Google issues mandate requiring publishers to work with approved consent vendors


Google has a new policy requiring European-based publishers using its monetization tools to work exclusively with consent management platforms that comply with the ad industry’s standardized privacy protocol known as the Transparency Consent Framework (TCF).

The update applies to publishers within the European Economic Area and U.K. — areas where GDPR requires publishers and their partners in the advertising ecosystem to observe certain privacy protocols — that want to use tools such as Google AdSense, Ad Manager or AdMob.

An IAB Europe-led coalition of companies in the online ad industry devised the TCF as a means of complying with GDPR, albeit the protocol has not been without its complications since the legislation’s enforcement began five years ago (almost to the week).

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Peentoo Patel, director of product management at Google, announced the update earlier this week, specifying that it was in response to the finalization of TCF 2.2 and that Google will announce an approved list of CMP vendors in the coming weeks.

“When we do this, we’re thinking about evolving user expectations and regulatory indicators that we think will ultimately guide the broader online advertising landscape,” added Patel, “we anticipate others in the industry will follow with similar adjustments.”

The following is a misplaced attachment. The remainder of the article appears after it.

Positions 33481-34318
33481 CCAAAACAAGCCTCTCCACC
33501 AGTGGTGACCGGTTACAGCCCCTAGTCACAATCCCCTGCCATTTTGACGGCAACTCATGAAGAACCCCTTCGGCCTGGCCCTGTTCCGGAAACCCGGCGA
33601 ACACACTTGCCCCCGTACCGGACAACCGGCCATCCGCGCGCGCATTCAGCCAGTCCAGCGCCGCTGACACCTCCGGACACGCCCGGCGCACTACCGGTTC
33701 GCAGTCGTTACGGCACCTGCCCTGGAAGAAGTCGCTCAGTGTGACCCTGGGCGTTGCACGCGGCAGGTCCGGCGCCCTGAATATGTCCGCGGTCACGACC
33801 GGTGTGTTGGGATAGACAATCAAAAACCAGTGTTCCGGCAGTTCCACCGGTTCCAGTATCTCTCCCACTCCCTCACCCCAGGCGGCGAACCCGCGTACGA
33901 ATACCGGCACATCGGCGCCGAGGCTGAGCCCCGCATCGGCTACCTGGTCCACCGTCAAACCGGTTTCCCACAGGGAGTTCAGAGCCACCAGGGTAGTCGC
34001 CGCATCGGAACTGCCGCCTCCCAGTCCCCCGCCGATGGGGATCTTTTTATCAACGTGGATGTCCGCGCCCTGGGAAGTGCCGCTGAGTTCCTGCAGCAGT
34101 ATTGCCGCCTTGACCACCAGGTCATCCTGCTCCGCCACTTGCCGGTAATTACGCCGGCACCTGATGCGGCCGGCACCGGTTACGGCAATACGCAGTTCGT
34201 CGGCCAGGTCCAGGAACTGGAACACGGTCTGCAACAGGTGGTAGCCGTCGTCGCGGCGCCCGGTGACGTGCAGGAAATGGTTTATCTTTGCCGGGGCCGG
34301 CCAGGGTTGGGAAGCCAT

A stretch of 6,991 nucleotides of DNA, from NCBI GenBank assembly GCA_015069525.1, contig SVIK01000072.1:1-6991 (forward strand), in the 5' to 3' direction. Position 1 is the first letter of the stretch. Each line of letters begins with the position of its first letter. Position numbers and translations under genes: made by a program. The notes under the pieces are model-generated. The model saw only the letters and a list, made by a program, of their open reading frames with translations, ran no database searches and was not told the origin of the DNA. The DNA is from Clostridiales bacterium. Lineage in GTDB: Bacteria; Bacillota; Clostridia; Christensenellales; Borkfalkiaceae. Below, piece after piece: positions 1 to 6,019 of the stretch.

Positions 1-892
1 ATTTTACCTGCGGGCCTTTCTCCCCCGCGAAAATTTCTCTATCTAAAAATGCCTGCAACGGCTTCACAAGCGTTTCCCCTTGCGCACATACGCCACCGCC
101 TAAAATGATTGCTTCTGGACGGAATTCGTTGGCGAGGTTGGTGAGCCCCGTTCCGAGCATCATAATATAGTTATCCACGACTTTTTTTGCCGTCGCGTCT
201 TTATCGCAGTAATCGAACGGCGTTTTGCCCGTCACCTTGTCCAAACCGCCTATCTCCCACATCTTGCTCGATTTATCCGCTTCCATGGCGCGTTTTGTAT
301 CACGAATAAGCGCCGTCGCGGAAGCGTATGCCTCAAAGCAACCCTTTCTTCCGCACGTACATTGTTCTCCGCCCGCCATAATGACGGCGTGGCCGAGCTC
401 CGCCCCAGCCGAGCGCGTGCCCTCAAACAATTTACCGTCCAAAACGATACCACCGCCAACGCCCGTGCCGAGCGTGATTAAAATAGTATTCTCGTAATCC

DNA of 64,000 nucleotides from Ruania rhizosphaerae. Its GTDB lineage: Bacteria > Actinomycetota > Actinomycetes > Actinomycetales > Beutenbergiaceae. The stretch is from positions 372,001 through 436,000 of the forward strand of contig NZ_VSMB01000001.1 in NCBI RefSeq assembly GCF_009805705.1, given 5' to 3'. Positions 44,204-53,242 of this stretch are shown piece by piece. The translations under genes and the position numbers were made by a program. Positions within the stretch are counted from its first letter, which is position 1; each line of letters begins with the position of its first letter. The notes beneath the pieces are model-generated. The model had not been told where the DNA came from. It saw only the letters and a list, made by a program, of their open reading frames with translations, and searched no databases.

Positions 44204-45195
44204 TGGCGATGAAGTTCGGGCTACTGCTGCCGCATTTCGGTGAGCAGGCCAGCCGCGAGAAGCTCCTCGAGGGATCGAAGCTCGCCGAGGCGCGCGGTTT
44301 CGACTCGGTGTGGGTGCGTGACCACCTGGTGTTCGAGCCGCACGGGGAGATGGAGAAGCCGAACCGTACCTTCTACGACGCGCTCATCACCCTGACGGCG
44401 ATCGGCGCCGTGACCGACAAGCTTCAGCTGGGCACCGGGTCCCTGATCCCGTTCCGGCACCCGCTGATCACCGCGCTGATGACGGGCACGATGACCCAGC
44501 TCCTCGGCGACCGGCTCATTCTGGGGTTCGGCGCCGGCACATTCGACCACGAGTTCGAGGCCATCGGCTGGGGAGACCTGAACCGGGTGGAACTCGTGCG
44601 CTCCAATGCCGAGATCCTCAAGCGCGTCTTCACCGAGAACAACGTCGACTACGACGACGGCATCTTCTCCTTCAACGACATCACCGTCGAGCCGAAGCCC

Google has already begun the process of listing its approved CMPs but was unable to provide Digiday with a complete list of TCF-compliant vendors by press time. Although, a Google spokesperson said it will maintain a regularly updated list in due process.

“We’ll continue to support publishers who use the TCF, but also work with ad tech providers that are not registered with the TCF through our Additional Consent specification,” stated Patel, adding that CMPs interested in applying for certification or learning about its approval process, can learn more via its registration form.

Experts approached by Digiday noted that while the process may appear straightforward, there are potential areas of concern, notably how the update may introduce additional cost, and are also indicative of the power Google wields.

Emily Palmer, a digital media and ad tech consultant, told Digiday if that Google disapproved one of the major industry CMPs it would cause a major headache to over-taxed publishers and effectively put any such vendor on notice.

“It will be interesting to see whether Google considers criteria such as the CMP’s track record of respecting publisher and user data based on different purposes,” she added. “There’s a line Google has in mind, which they won’t want to cross in terms of becoming a legal or ethical arbiter.”

Meanwhile, Jana Meron of Lioness Strategies, noted how many publishers will have to add this to their ever-increasing list of costs.

“This is important but it also adds to publishers’ ongoing concerns… the notion of consent is getting trickier and trickier,” she added. “This can push more and more people into a bloated ad tech environment that can hurt premium publishers.”

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